Educating Edgar

Edgar Allan Poe's adolescence seems a prime and juicy candidate for fictional revisionism; at least that's Louis Bayard's take in his book The Pale Blue Eye (HarperCollins, June 2006). Much in the style of his 2003 novel Mr. Timothy, which imagined Dickens's Tiny Tim as an adult, the novel recasts the young Poe as a moody West Point cadet eager to help a retired detective discover who has been removing the hearts of classmates who were presumed to have committed suicide. A combination coming-of-age story and historical mystery, the 1830s tale, while not officially out for film deals, is generating talk—although industry insiders are quick to note the similarity to Matthew Pearl's The Poe Shadow, due from Random House in May 2006. Bayard is repped by Christopher Schelling at Ralph Vicinanza for lit.

Flying the "No-go" Zone

A complexly woven adventure set during the height of the Sudanese civil war, Philip Caputo's Acts of Faith (Knopf, May), introduces a bevy of disparate characters and tackles a number of political and ideological land mines—an ideal framework for an epic novel, but not necessarily for screenplay adaptation. Cherry Road Films, however, is eager to accept the challenge, beating out several other interested parties to option the title for six figures. Grounding the 688-page tome is naïve "mercenary with a conscience" Douglas Braithwaite, who founds charter airline Knight Air to fly relief shipments into U.N. "no-go" areas. The title sounds like it could be a match for a director like The Constant Gardener's Fernando Meirelles. APA Agency's Steve Fisher negotiated on behalf of Aaron Priest of the Aaron M. Priest Literary Agency.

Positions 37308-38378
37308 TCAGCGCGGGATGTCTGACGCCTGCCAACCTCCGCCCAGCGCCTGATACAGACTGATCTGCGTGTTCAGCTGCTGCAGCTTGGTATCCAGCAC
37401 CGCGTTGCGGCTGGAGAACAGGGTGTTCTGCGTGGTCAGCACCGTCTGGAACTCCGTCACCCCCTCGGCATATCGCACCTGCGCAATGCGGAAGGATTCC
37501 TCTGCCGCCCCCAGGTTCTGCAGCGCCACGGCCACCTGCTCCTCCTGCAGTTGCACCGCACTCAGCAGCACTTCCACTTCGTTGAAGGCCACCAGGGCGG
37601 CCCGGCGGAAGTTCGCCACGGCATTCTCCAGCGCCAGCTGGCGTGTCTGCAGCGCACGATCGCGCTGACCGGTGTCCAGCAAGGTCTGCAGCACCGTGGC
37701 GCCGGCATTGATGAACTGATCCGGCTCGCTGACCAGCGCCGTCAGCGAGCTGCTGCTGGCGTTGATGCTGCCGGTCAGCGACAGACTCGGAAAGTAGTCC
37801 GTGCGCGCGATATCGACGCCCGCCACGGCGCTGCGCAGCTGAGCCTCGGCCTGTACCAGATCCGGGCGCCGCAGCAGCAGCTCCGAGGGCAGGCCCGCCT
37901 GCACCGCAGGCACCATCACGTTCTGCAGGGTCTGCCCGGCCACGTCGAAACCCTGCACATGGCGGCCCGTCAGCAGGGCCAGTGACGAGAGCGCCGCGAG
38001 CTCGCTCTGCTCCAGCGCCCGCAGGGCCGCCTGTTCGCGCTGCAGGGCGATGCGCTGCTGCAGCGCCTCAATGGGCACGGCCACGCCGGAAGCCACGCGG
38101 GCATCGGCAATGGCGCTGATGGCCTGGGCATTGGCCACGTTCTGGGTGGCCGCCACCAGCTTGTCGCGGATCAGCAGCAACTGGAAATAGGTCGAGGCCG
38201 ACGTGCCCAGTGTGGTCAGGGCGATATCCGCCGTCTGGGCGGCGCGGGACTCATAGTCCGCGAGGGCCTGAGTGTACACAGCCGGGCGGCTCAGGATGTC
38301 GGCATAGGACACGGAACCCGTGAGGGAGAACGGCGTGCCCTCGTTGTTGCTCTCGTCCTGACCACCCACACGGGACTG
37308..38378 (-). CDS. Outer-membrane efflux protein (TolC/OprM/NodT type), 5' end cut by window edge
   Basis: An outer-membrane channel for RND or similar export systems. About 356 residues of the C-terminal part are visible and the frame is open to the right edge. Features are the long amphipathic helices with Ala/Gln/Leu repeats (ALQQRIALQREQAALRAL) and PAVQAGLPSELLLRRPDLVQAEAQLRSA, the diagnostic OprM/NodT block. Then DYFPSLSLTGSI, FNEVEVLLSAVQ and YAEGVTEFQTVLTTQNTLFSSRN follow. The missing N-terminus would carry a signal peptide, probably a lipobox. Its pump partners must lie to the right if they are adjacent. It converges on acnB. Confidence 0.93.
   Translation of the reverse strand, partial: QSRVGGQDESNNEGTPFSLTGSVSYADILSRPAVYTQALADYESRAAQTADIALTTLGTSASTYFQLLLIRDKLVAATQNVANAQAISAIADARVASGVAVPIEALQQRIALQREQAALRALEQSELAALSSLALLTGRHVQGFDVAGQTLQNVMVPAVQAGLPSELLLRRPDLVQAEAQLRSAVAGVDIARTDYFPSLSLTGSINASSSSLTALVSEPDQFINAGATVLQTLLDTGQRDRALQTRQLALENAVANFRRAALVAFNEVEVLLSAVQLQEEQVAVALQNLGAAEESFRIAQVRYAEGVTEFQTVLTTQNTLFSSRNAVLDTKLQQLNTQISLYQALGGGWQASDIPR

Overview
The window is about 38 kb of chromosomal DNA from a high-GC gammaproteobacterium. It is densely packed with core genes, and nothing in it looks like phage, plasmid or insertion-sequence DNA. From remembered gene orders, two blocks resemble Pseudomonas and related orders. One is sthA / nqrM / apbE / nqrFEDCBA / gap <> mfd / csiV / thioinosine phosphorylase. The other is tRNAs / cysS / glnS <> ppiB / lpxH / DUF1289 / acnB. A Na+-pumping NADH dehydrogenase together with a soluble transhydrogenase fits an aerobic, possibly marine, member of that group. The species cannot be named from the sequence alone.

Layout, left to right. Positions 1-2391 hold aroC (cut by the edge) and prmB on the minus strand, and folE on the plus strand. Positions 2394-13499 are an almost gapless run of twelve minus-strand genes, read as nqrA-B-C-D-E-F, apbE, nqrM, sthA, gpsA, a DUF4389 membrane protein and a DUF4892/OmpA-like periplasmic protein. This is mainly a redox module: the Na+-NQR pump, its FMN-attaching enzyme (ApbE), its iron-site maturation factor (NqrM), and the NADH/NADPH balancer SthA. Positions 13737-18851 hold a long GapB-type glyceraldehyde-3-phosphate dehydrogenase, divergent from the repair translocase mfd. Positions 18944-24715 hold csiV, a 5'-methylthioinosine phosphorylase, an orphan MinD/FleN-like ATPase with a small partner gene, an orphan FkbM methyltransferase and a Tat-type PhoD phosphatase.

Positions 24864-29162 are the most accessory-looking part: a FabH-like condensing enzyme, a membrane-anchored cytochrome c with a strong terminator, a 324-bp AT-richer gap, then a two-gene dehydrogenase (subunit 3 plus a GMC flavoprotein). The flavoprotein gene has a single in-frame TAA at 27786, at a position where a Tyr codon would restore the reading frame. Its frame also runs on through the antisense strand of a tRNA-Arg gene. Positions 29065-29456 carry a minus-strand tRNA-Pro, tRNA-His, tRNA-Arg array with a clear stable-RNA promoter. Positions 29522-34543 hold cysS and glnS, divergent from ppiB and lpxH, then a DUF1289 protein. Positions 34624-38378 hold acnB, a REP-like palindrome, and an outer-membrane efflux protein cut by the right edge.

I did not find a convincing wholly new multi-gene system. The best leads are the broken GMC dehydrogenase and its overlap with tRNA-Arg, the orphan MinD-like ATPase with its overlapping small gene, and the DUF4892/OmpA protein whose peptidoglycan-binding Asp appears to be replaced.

Vegas Unveiled

What happens in Vegas, stays in Vegas... or not. Hoping to shed more light on Sin City's cycle back into an adult-themed playground (from its repositioning as a Disney-style family retreat), resident of 30 years Jack Sheehan is adapting Skin City: Behind the Scenes of the Las Vegas Sex Industry (out next month from Harper Perennial) into a documentary. Originally released by Vegas publisher Stephens Press in May 2004, the title was immediately optioned by Think Digital, a Silicon Valley production studio, which commissioned the family man— author (with the help of "younger single male" reporters) to expand his book into a feature-length exploration of the city's seedier side. Sheehan has just wrapped up after 13 months of shooting and will soon begin whittling 100+ hours of footage down to feature length in time for the Cannes Film Festival next year.